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Rice hosts automation summit

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By Drew Keller     1/10/17 11:01pm

While most Rice students were studying for finals in early December, a collection of entrepreneurs, academics and researchers gathered at the BioSciences Research Collaborative for three days to discuss the future impact of automation and artificial intelligence on human work in the De Lange Conference X, entitled “Humans, Machines and the Future of Work.”

“To me, it’s the university at its best,” Rice President David Leebron said. “What [conference chair Moshe Vardi] and the conference committee did here is bring people from all different disciplines to think about a problem that can only be addressed through multiple disciplines.”

Leebron, who delivered short opening and closing remarks, said collaborative events like the conference were one of the reasons why he wanted to come to Rice.



“Rice’s advantage is we’re a small university and people can easily reach out and want to be engaged in this kind of dialogue,” Leebron said. “Just now, I had people come up to me from other universities, from much bigger universities, and say they’re amazed at the spirit of the institution that’s reflected in a conference like this.”

Vardi, a professor of computer science who conducts research in automated reasoning, said he originally became interested in the social impact of AI in 2011, when IBM Watson, a computer system capable of responding to questions in natural language, won Jeopardy. Vardi submitted his proposal for the conference’s theme, which was ultimately chosen as the finalist, to the conference Steering Committee in fall 2014.

Vardi said the conference exceeded his expectations, covering both the importance and complexity of the developing effects of automation on work.

“The academic world tend to be highly specialized, so you almost never hear in the same meeting such a span of speakers, from technology to philosophy,” Vardi said. “Hearing such a broad range of speakers was an intellectual feast.”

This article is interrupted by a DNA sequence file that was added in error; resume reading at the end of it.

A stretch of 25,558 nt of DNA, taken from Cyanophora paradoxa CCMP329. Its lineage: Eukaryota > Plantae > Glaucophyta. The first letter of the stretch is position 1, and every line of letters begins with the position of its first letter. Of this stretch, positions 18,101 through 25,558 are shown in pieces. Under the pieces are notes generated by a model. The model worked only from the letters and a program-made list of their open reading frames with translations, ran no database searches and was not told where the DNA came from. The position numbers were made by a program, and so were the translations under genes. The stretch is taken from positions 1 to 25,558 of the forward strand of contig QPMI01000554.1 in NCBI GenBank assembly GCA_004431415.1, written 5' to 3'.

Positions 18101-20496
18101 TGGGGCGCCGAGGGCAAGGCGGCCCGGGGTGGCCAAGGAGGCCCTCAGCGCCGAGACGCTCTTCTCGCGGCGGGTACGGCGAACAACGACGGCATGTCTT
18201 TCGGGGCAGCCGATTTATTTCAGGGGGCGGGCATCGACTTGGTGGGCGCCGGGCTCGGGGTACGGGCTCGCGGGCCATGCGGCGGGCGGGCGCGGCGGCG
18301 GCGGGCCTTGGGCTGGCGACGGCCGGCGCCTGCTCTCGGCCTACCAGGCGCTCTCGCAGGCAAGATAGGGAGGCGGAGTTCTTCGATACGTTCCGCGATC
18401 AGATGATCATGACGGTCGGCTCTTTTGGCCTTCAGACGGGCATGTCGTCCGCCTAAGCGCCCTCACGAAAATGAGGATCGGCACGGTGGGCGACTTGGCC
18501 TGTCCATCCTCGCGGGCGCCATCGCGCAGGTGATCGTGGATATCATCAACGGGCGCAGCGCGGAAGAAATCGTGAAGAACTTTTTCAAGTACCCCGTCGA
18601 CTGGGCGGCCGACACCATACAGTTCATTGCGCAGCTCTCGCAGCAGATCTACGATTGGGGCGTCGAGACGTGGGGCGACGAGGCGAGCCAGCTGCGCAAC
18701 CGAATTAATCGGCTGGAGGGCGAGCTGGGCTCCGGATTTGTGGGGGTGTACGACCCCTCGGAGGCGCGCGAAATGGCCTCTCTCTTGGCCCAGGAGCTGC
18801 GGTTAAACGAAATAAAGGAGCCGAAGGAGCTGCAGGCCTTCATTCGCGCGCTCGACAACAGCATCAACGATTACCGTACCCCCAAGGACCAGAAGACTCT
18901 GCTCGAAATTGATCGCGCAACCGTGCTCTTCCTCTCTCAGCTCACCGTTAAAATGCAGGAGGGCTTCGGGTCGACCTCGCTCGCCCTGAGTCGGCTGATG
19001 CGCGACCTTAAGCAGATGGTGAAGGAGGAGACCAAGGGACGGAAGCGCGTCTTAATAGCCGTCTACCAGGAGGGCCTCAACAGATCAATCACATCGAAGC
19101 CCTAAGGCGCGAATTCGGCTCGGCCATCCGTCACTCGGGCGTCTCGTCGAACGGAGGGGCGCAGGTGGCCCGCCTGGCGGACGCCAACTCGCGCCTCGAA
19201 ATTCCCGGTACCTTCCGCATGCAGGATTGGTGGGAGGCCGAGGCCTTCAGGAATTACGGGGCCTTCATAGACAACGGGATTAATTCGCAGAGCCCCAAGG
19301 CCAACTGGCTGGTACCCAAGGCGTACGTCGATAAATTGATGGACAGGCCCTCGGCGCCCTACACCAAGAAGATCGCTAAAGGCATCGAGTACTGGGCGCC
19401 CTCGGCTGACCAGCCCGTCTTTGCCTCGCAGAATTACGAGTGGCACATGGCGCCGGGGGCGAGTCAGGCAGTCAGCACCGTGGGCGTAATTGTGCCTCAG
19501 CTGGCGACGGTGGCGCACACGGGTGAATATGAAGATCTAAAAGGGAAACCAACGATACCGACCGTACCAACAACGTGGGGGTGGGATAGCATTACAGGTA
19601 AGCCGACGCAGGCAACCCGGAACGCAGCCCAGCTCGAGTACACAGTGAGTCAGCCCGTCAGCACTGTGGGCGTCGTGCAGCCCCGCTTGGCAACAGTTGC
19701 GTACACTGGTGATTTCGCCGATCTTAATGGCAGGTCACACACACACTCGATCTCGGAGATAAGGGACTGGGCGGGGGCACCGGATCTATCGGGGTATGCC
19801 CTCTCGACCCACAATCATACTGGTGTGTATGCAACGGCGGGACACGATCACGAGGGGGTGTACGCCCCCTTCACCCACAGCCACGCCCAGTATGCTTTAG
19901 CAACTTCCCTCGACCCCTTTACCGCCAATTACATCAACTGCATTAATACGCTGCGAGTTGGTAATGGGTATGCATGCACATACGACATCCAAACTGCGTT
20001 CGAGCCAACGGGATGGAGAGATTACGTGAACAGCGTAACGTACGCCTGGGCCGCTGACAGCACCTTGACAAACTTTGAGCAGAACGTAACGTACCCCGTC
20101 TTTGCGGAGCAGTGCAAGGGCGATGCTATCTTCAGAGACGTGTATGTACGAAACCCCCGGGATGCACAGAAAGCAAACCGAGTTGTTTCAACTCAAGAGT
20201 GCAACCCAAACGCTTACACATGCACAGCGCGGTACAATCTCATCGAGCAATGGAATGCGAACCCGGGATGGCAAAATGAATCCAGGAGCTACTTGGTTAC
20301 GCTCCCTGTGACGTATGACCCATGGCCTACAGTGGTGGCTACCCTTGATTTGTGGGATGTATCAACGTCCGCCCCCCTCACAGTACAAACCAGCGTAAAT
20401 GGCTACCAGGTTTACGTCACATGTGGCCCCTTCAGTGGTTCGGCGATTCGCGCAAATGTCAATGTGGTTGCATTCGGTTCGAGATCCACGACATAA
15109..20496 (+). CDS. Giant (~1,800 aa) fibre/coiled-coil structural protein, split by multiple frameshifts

Duncan College junior Dan Burke, who attended the conference out of personal interest, said he was surprised by the disagreement among some speakers.

“Some felt that the future of work would be relatively unchanged by automation, while others expressed the opposite,” he said. “The takeaway that anyone could find useful is that AI is going to spread throughout society and the workplace, and we need to be ready for its impact.”

Vardi said he has mixed feelings about the societal outcomes of increasing automation.

“I am a short-term pessimist and a long-term optimist,” he said. “People dislike major changes, so it is very hard to bring about major societal shifts. When when forced to, however, humanity is both resilient and resourceful.”

Vardi listed employment safety nets, education, and corporate incentivization as policies which he believes will be the subject of conversation and experimentation in coming years. In order to continue a national policy discussion, Vardi said he plans to organize a summit in Washington, DC in the fall.

The DeLange Conference series has been held every two to four years since 1991, according to the conference website. Other recent conference topics include “The Future of the Research University in a Global Age” in 2012 and “Transforming the Metropolis: Creating Sustainable and Humane Cities” in 2009.



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